To start, the sound quality is much better than I had expected, as I had anticipated a fuzzy demo sound, but these tracks are mastered quite nicely. Secondly, each track, with exception to Rock a My Soul, had been released later (for those who don't know, the Purple Tape are the tracks recorded for but not included on Come On Pilgrim) and it is great fun on how much a track evolved over the years, particularly with Here Comes Your Man and Subbacultcha. In my opinion, the song that sounds best on this album as opposed to its official release is Build High, which is much cleaner than its B-side version.
To those unfamiliar with the Pixies, however, should not get this record. Start with Come On Pilgrim or Doolittle instead, as those albums best illustrate what the Pixies are capable of. (Don't get Death to the Pixies either,, because whoever picked the "greatest hits" for disc one left off way too many of their best material.)
If you consider yourself a big Pixies fan, on the other hand, I would highly recommend purchasing this record.
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Format: Audio CD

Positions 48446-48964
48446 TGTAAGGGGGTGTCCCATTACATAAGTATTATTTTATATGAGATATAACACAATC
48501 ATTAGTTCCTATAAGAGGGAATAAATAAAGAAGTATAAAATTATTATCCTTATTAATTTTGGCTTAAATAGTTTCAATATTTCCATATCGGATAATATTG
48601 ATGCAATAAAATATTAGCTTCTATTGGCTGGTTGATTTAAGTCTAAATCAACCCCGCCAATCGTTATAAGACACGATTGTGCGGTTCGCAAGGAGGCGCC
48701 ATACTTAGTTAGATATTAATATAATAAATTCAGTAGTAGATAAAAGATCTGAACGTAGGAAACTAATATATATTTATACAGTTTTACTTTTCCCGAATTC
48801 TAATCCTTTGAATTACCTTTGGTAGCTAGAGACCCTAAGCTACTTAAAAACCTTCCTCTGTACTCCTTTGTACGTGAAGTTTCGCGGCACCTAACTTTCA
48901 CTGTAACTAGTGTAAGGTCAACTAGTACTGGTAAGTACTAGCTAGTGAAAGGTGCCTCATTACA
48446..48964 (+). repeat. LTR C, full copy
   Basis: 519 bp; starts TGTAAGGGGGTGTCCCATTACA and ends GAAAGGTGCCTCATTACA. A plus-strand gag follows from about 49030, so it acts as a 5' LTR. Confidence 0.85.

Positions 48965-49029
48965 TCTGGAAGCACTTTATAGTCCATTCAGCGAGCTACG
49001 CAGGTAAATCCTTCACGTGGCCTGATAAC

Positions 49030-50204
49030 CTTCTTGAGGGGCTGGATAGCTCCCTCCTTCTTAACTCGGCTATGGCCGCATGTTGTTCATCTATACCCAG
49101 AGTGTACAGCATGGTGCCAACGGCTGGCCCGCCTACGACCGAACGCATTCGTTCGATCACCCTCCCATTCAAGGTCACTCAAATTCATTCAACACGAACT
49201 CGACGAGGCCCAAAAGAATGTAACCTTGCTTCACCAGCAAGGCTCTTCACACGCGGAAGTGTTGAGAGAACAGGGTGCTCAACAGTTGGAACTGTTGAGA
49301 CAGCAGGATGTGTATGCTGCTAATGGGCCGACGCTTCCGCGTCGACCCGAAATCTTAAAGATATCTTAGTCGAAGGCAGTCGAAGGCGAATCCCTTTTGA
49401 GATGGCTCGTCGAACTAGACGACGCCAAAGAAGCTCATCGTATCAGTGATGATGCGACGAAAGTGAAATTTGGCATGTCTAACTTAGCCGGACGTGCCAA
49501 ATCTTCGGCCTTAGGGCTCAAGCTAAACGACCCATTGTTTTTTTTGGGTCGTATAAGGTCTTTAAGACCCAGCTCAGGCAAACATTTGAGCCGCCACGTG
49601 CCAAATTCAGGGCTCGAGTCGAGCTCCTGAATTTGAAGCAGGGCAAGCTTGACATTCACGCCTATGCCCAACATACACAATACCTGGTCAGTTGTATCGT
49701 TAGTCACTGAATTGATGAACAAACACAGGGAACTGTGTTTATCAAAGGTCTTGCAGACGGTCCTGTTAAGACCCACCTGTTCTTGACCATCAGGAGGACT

How a song developed into its current form is often an interesting study. By showing earlier versions of several Pixies songs, this album lets us do just that. Here, you can hear a version of "Subbacultcha" that includes a line later adapted for use in "Distance Equals Rate Times Time," a primitive "Here Comes Your Man," and no-frills takes on "Broken Face" and "I'm Amazed." There's also "Rock A My Soul," a great unreleased song that bears some resemblance to "Levitate Me." I'd say the problem here is the short length. It's only about 20 minutes long, yet for some reason it is being billed as an album, rather than an EP, which means it could be seen as a little pricy for the small amount you get. Overall, I would say this is worth it for Pixies fans who have some interest in how songs sounded prior to the polished album versions. It is not, however, a good introduction to the band. Listen to the albums first, then, if you like them, you can get this.